Authorization forms let insurance companies peek into your personal life
Chuck BoykAugust 06, 2007 12:01 AM
I often am hired to represent a client several months after the accident. The client has already signed a medical authorization for the insurance company to obtain medical records. Medical and personal issues that an individual would not disclose to anyone but their doctor are now open for scrutiny.
I then send the insurance company a letter canceling the medical authorization and requesting them to send me all records obtained from the authorization. Over the years, here is what I have found:
1. The insurance company has obtained highly personal records unrelated to the accident. Subject matter such as long ago miscarriages, abortions, suicide attempts, marital problems, etc. is now in the hands of the insurance company.
2. The client has no control over what happens to this information. Is this information left in the auto accident file or put in a national database of accident claimants? You simply do not know.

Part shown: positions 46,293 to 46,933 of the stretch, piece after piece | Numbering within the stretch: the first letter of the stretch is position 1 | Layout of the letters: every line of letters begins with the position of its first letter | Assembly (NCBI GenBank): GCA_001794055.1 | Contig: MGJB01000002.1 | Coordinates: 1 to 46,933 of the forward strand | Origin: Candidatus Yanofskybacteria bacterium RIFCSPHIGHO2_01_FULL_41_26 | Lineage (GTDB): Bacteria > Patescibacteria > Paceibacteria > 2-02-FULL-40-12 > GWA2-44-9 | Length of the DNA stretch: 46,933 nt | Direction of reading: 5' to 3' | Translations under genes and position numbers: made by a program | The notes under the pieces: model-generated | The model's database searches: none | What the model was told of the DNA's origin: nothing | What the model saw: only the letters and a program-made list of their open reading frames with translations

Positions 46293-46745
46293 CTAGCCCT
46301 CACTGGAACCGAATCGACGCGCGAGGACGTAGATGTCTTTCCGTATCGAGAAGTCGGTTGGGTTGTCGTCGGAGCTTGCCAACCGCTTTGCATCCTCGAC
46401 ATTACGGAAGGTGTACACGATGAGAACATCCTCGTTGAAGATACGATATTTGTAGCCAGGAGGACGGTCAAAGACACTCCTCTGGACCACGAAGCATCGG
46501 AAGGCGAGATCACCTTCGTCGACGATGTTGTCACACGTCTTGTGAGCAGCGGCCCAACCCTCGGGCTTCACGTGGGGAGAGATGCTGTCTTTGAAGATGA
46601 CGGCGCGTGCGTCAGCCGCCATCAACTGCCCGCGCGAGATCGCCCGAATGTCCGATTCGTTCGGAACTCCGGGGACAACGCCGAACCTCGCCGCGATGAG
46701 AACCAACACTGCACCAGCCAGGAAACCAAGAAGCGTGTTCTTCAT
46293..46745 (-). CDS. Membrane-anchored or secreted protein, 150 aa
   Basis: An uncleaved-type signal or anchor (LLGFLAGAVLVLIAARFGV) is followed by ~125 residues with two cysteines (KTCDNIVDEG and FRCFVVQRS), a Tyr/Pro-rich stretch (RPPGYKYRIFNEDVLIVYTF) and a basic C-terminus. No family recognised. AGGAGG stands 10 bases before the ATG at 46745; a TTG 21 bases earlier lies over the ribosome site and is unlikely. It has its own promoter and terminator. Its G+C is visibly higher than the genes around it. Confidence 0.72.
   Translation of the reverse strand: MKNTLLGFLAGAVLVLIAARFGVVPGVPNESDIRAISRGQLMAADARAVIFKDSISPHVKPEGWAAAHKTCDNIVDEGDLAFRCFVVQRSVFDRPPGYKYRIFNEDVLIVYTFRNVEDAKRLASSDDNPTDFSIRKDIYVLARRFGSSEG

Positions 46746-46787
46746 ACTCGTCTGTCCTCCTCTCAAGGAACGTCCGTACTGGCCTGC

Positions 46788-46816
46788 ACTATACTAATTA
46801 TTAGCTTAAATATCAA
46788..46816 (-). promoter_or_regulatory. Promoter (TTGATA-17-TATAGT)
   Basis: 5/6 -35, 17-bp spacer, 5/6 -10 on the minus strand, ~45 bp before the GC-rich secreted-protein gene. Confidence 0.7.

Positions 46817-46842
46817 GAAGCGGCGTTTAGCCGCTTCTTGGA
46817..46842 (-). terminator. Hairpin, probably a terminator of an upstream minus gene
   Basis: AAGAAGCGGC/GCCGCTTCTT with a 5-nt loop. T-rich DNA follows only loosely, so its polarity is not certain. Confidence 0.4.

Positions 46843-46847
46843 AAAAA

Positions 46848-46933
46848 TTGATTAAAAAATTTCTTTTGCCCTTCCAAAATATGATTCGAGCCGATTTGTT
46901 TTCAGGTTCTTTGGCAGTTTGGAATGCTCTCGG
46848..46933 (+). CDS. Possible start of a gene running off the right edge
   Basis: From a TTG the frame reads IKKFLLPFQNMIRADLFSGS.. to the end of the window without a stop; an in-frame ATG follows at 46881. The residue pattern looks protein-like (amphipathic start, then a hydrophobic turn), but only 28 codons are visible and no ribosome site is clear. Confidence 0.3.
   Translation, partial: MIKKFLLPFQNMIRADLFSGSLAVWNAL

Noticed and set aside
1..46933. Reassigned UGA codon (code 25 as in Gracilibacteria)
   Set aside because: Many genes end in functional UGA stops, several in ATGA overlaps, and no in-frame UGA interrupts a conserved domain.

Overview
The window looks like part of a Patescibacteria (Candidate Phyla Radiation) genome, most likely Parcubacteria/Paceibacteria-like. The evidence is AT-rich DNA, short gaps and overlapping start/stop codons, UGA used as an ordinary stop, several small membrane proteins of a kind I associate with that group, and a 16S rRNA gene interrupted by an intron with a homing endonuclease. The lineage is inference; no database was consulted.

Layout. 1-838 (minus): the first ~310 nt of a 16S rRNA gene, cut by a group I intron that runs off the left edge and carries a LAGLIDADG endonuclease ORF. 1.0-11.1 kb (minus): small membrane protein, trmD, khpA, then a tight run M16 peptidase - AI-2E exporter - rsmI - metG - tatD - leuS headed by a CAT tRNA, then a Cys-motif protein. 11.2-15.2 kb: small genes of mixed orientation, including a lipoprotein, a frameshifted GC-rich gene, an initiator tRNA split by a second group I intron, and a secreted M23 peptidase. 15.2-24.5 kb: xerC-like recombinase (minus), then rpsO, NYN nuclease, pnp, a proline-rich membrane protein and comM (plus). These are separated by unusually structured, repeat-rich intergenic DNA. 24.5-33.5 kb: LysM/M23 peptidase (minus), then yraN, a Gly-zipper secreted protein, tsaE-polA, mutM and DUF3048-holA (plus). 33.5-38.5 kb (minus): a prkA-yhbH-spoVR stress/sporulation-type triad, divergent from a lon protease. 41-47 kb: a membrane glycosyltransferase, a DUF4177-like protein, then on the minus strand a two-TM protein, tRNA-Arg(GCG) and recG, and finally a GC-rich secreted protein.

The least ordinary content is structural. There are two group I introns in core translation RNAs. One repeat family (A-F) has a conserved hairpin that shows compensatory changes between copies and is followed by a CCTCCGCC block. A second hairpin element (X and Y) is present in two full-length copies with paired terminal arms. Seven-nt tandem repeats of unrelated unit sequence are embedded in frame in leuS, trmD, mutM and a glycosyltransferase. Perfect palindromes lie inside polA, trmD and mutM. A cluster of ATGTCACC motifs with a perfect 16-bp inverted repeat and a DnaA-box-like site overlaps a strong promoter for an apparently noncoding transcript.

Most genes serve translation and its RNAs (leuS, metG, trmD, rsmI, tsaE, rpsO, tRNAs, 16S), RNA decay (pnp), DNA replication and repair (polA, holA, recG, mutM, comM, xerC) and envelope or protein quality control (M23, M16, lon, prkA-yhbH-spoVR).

3. This highly personal information is used to discredit you as an injured claimant. Our policy is to obtain all of the relevant, current and prior, medical records. If some of the information is deemed not relevant and highly personal, we discuss these issues confidentially with our client.
We will only sign authorizations to the other side if we have first reviewed the records ourselves and discussed the matter with our client. We will attempt to obtain a court order to exclude disclosure of medical records that are not relevant to the accident and are highly personal.
The lesson is to not blindly sign a blank medical authorization that will both harm your case and your right to privacy.